Fortunately, there have been major advances in the development of air quality monitoring technology – in particular, when it comes to the accurate detection and reporting of VOCs. Alongside proven photoionization detection and gas chromatography technology, advances in UV Differential Optical Absorption Spectroscopy (UV-DOAS) are delivering new levels of precision and flexibility.

Next-generation monitoring solutions, such as the Duvas DV3000, can quickly and clearly analyse gas type and concentration to within parts per billion (ppb) levels. The system is already being used by companies across the petrochemicals industry to deliver fast, accurate, real-time benzene data. However, with the capability of monitoring for up to 13 additional species, its application can play a far wider part in the global air quality market.

Until we unify global legislation, potentially learning from best practice examples from forward-thinking areas such as California, which – as the most polluted State in the USA – is the only place to properly legislate against benzene (and other VOC) emissions, we will have to rely on dated processes to ensure that pollutant levels do not exceed dangerous levels.

The University of Innsbruck’s insight is undoubtedly game-changing. What’s more, our poor understanding of true global VOC levels is hugely worrying. Real-time, geographically-specific data is therefore critical to future progress and legislative change – and technology will play a critical part.

 

Duvas goes stateside with USA partnership agreement

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Leading air quality monitoring specialist, Duvas Technologies, has announced an international partnership agreement with Nanova Environmental Inc. The deal will see Nanova provide sales, technical consultation and customer support on behalf of Duvas across Northern America.

Aiming to capitalise on the South Coast Air Quality Management District’s (SCAQMD) Proposed Amended Rule (PAR) 1180, which requires petroleum refineries to invest in community air monitoring programmes, the agreement will improve global access to multi-species gas analysis equipment.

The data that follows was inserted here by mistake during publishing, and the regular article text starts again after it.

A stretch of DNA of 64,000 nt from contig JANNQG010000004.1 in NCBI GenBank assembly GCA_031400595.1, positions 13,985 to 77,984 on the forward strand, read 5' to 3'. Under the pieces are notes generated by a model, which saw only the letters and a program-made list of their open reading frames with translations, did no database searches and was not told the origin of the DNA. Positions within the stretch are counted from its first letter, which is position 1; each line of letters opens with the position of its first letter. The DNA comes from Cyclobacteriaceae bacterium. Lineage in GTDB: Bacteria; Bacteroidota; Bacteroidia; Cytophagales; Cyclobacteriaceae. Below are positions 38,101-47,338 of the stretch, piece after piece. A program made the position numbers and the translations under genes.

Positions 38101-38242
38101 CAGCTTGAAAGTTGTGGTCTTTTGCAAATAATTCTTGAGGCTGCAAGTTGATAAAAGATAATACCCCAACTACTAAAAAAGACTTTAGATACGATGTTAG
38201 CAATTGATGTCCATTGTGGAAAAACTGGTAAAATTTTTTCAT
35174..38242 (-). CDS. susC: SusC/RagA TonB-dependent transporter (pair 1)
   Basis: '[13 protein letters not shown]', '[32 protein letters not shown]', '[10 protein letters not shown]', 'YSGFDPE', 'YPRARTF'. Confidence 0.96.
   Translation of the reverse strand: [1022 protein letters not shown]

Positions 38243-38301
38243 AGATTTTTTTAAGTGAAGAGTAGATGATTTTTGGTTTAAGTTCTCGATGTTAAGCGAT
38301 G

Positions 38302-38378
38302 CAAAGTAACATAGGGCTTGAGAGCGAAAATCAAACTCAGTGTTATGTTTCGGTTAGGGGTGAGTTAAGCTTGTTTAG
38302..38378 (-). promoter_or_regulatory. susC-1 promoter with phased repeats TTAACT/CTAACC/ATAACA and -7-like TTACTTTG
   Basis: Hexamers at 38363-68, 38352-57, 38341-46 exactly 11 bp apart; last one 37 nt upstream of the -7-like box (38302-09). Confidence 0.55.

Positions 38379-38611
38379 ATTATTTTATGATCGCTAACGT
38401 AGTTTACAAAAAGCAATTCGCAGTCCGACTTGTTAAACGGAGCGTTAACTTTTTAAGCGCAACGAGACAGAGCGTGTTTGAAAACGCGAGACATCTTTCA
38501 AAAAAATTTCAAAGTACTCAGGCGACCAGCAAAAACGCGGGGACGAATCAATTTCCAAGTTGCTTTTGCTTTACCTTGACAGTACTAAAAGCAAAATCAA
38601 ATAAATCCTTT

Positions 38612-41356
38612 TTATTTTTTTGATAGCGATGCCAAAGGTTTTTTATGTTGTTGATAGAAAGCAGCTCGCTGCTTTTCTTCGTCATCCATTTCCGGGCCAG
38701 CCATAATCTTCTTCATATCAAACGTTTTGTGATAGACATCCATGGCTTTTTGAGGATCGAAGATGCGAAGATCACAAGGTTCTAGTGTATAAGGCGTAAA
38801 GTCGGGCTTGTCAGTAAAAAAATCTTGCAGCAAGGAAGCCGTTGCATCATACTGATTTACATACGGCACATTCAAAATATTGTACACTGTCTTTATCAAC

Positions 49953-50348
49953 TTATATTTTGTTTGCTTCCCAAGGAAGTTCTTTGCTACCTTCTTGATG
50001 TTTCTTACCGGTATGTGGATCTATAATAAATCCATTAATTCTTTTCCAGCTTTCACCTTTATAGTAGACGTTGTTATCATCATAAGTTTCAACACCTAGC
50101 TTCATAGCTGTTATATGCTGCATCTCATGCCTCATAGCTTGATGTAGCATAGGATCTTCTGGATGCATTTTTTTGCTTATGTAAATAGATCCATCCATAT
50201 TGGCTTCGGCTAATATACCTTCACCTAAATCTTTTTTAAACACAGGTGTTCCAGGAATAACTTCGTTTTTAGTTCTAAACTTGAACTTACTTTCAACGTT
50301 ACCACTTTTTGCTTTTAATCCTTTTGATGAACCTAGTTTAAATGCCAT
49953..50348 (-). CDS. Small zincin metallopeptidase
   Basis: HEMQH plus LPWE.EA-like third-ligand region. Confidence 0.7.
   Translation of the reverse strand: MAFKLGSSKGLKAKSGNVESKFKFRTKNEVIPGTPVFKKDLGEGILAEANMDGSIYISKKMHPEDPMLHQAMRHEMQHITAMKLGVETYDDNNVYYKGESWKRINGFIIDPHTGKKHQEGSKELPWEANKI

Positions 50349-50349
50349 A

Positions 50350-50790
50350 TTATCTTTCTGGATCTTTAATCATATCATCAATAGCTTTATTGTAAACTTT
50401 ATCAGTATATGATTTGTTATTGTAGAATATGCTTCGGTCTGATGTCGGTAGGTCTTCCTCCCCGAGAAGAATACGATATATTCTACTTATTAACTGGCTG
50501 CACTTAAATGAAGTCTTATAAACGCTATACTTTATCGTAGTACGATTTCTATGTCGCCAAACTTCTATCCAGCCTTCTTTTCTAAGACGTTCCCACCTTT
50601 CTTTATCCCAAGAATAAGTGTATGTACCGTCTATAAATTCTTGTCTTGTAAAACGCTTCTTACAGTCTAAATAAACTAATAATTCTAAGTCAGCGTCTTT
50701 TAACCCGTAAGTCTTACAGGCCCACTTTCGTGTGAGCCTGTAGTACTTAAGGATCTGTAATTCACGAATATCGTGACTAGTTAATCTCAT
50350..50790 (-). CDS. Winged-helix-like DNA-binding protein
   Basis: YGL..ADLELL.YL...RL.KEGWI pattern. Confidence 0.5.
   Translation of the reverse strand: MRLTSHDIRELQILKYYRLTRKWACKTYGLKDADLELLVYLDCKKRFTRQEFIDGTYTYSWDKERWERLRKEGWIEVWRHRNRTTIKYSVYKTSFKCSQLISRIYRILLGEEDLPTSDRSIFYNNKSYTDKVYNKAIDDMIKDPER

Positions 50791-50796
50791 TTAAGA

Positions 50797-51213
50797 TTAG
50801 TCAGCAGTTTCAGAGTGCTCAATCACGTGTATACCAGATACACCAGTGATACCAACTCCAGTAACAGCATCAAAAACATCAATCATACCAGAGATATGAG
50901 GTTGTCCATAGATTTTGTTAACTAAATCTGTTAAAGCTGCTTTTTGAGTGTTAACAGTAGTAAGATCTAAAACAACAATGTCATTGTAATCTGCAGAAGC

Working in close partnership with Nanova to raise awareness of Differential Optical Absorption Spectroscopy (DOAS) technology, having an active presence in the USA will help Duvas address increasing demand for its mobile gas monitoring system – the DV3000. Capable of identifying multiple species, in real-time, at parts per billion (PPB) levels, the innovative technology is already helping businesses across the world understand their environmental impact.

Steve Billingham, CEO of Duvas Technologies, commented: “With air quality rising up the global legislation agenda, adopting future-proof monitoring solutions is becoming a key priority for petrochemical professionals worldwide.

“With California currently leading the way, we predict that China, Europe and other nations will quickly follow suit. Being ahead of the curve with proprietary, real-time technology puts Duvas in an enviable position. Partnering with Nanova Environmental Inc will further increase our global presence, pushing the boundaries of air quality understanding across the USA.”

As part of the agreement, Nanova will showcase the DV3000 at this year’s Pittcon Show (booth 2060). One of the world’s leading conferences on applied spectroscopy, the exhibition, which takes place between 26 February – 1 March at the Orange County Convention Centre in Florida, will see thousands of delegates join together to share the latest developments in laboratory science.